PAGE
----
Bethlehem, Etzion DCL, Sun 2.3.08, Morning

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Sylvia P, Ofra B, Chana A, Renana S (reporting) translation: Chana A.

7:00 Bethlehem: The crossing is full of people. We assume today will be worse than ever, but it doesn't look that way. The Palestinians, certain that today the West Bank would be under closureinfo-icon after the weekend events in Gaza, are surprised to see that the crossing is open as usual. This softens the blow of the fact that only two entrances were opened on the Bethlehem side and the crossing is very slow. On the Israeli side five windows were opened giving the illusion that things went smoothly, but at a critical time one of the windows was closed leaving the line orphaned. People started pushing and running to the other lines. Havoc was created.
When Sylvia walked over to the dividing line between the Palestinian/Israeli sides, a soldier in the guard booth started screaming to his colleague: Throw her out of there! The guard on the top gallery shouted at her to get away from the line, but after a few minutes of totally ignoring their threats, they got tired of the game and went back to their proper jobs.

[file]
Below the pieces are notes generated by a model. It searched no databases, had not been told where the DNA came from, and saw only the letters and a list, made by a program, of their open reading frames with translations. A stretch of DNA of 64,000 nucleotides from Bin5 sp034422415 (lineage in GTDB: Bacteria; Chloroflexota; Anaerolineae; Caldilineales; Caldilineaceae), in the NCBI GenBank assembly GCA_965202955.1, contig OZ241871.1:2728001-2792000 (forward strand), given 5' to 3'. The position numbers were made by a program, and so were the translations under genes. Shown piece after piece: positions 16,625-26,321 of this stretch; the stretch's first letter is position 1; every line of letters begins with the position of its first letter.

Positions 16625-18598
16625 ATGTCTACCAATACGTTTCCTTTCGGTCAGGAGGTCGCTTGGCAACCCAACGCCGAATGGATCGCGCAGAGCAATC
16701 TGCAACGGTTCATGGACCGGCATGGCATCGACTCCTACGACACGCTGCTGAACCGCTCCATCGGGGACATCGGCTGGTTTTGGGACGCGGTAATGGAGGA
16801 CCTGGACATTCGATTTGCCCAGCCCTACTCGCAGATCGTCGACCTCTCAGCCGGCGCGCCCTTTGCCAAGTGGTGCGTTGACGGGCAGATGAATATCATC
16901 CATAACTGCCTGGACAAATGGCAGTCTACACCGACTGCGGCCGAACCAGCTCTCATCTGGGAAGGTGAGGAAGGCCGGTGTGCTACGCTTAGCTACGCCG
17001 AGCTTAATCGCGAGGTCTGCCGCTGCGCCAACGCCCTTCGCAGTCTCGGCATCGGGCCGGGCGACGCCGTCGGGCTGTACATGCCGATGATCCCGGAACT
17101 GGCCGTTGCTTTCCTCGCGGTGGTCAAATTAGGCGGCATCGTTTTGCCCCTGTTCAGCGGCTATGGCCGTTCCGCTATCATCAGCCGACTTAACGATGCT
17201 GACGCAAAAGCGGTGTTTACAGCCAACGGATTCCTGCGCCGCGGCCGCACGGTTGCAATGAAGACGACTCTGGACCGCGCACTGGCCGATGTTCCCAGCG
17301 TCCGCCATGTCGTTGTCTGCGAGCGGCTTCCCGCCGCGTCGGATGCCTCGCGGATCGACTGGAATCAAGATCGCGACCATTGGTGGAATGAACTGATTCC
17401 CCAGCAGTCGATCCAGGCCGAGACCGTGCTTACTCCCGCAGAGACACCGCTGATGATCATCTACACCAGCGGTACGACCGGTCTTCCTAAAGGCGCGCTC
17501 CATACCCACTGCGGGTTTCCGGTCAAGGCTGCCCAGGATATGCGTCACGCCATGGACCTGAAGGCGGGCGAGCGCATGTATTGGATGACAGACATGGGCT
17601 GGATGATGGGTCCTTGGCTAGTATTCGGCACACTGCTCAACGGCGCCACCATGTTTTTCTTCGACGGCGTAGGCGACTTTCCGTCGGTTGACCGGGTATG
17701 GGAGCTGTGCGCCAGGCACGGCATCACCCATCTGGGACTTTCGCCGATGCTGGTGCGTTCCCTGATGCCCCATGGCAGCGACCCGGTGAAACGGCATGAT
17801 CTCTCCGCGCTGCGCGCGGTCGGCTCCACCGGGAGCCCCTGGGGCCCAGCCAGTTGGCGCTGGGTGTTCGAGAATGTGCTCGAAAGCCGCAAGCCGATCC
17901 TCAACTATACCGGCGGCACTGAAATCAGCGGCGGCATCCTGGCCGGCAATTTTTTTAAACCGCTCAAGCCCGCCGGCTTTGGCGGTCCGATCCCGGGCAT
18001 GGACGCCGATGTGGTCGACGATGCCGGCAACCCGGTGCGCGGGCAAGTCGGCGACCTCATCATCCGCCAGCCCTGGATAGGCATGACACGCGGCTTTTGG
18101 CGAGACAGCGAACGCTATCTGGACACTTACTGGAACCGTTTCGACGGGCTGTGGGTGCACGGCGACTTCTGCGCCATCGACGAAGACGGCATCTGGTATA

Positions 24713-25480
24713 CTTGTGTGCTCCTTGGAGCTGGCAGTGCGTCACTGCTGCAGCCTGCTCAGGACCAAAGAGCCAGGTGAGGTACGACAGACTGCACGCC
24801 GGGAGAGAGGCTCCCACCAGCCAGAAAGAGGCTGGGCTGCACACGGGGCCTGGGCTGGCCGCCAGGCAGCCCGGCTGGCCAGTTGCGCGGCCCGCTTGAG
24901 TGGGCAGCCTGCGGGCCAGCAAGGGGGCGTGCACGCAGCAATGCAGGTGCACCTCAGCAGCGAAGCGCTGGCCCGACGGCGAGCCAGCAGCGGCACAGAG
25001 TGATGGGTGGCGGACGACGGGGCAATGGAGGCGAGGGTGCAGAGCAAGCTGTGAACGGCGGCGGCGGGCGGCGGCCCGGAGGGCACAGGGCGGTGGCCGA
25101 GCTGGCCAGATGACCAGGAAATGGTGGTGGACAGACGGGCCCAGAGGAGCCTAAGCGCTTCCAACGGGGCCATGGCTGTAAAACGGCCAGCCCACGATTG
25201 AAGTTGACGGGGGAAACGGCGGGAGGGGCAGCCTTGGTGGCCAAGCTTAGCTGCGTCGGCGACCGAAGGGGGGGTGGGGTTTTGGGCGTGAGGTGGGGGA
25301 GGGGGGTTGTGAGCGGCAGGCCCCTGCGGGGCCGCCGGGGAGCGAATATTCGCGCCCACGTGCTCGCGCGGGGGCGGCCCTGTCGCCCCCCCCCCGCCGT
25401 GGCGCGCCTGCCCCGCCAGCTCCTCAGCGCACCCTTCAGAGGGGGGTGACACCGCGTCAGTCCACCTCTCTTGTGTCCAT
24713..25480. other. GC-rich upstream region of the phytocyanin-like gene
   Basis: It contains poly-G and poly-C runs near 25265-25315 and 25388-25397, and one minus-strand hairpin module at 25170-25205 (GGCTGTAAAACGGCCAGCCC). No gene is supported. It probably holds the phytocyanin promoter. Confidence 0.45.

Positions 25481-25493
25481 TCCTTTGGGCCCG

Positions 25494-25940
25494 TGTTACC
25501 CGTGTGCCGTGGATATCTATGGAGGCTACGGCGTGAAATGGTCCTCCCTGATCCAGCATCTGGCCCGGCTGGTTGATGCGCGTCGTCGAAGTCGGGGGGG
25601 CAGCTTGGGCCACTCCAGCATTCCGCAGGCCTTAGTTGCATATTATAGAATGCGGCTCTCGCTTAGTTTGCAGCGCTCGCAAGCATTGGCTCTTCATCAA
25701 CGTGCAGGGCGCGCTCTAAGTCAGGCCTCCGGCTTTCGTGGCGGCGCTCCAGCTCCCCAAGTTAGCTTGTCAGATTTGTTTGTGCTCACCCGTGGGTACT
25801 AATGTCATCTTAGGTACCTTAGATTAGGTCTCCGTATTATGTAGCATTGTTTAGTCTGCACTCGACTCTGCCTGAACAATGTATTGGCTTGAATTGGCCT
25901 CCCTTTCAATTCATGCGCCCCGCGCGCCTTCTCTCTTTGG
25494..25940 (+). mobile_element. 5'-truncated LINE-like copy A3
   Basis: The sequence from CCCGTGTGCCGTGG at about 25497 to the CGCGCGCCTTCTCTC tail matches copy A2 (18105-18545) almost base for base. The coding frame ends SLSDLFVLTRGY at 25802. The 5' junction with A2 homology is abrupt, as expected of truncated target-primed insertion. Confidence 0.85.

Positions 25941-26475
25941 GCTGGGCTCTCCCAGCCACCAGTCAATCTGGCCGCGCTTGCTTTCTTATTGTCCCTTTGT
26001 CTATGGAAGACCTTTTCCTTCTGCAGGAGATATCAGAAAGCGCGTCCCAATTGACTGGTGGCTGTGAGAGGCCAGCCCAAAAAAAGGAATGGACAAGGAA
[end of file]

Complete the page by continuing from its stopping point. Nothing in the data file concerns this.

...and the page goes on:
A group of Italians watched the unfolding events from their vantage point on the Israeli side. They are members of a group called PAX CHRISTI, a Catholic group for peace. It took them an hour and quarter to cross over (if they had come earlier it would have taken even longer).
When we got to the DCL at Etsion it had become overcast and colder. In the waiting room it was only slighter warmer than outside. We asked if the heat could be turned on, but were told that it was not possible. We tried to help a young Palestinian who came to pick up his new permit without his employer, who could not come. Two settlers were waiting to go in at the turnstile behind the main hall. What a hutzpa, said one of them, we have to wait because they let in the Arabs ahead of us! At Beth El I go in all the way to headquarters. The IDF functions like the Histadrut. The other settler answers him: That's why I can't get anything done. Tell me, he says, turning to me, while I am trying to help a young Palestinian, don't they break into our cars here?